Canadian Prime Minister Reacts to Trump Calling Them a National Security Threat

Prime Minister Justin Trudeau gestures during a roundtable discussion with members of the Canadian Technology Accelerator in Cambridge, Mass., Thursday, May 17, 2018. (AP Photo/Charles Krupa)

Canadians aren’t taking the latest from President Trump lying down as he prepares to levy tariffs on our closest trade partner.

In an interview with Meet the Press host on Sunday, Chuck Todd, Prime Minister Justin Trudeau responded to Trump’s reasoning for the tariffs on Canadian steel and aluminum by categorizing our neighbors to the North as a national security threat.


Trudeau said of why his phone call with Trump in may was “testy,”

“The idea that our soldiers who fought and died together on the beaches in World War II and the mountains of Afghanistan and stood shoulder to shoulder in some of the most difficult places in the world and are always there for each other somehow, this is insulting to them.

The idea that the Canadian steel that’s in military vehicles in the United States or the Canadian aluminum that makes your fighter jets is somehow now a threat. The fact that next week we’re hosting the G7 summit of world leaders and the airfield and military base Air Force One is going to land in was put there in WWII to protect an aluminum smelter that was providing to the military effort.

The idea that we are somehow a national security threat to the United States is quite frankly insulting and unacceptable.”

When asked by Todd what he thinks Trump wants from Canada, Trudeau gave an honest and immediate, “I don’t know.”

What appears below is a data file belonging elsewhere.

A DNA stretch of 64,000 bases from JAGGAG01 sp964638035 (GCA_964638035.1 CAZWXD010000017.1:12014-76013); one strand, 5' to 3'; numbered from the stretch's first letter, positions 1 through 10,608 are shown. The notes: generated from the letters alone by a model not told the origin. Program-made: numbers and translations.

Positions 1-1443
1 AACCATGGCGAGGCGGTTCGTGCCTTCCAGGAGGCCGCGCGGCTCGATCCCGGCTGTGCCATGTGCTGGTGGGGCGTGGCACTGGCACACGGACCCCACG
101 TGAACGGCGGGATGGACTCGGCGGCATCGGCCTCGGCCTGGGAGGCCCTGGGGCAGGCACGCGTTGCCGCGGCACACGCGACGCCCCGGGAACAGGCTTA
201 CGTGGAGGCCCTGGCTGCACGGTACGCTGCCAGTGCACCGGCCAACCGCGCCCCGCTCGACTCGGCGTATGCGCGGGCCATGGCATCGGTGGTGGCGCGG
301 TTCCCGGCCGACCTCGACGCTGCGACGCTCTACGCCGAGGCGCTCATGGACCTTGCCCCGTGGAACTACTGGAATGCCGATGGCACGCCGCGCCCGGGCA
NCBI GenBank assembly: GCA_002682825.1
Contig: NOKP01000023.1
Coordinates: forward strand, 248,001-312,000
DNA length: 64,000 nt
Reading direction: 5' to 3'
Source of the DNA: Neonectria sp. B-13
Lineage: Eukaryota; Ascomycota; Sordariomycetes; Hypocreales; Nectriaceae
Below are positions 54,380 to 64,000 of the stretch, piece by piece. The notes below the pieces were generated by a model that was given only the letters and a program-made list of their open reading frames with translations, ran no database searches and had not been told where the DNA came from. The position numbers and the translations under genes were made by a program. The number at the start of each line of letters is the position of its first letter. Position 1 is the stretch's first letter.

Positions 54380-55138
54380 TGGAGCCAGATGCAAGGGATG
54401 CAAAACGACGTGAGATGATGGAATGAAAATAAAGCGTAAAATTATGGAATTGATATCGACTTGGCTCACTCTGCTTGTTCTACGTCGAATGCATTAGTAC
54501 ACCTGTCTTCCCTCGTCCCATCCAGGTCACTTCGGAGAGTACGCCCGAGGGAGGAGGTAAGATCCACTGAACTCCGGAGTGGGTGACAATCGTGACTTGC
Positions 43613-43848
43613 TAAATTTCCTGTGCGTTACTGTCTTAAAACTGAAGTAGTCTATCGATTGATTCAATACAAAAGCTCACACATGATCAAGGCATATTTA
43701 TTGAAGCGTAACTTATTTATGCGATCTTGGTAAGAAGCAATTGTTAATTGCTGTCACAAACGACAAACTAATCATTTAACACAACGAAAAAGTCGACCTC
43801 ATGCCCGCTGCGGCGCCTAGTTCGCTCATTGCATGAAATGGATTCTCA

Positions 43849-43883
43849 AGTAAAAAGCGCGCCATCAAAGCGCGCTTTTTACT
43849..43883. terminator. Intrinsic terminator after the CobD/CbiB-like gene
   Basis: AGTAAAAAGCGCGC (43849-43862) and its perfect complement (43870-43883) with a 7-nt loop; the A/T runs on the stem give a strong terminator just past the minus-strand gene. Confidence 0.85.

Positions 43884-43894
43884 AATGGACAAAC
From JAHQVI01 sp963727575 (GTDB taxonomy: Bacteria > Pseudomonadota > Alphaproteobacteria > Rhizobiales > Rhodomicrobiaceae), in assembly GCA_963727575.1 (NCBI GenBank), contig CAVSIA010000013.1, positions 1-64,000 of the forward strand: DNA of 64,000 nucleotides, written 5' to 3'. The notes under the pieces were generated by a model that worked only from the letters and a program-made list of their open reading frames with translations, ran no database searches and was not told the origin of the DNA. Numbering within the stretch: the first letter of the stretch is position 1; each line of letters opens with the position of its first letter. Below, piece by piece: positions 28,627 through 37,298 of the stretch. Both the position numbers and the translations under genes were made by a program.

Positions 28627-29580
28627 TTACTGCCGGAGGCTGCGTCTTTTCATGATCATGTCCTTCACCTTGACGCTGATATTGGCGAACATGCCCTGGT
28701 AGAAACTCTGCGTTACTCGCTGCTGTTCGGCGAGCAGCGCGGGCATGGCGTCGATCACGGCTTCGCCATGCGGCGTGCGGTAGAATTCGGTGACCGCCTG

The tone of bewilderment and disappointment in the breakdown of relations between the Trump administration and Canada was prevalent throughout the interview, which you can watch below.

Trudeau isn’t the first Canadian official to express incredulity and utter confusion over the classification. The Canadian Minister of Foreign Affairs Chrystia Freeland was clearly offended at the notion earlier in the week in an interview with CNN’s Dana Bash.


“You think we’re a threat,” Freeland asked rhetorically before going into detail of just how ludicrous the accusation is in an attempt to justify breaking up or renegotiating NAFTA.

Canada is our closest trade partner and their economy is inextricably tied to and reliant upon ours. Why Trump is even contemplating hurting Canadians and Americans over an industry in which Americans have over a $1 billion surplus is shortsighted and idiotic.

Hopefully, Secretary Mnuchin’s reported plan to exempt Canada in this latest round of tariff saber-rattling comes to fruition.

Expanded interview below:


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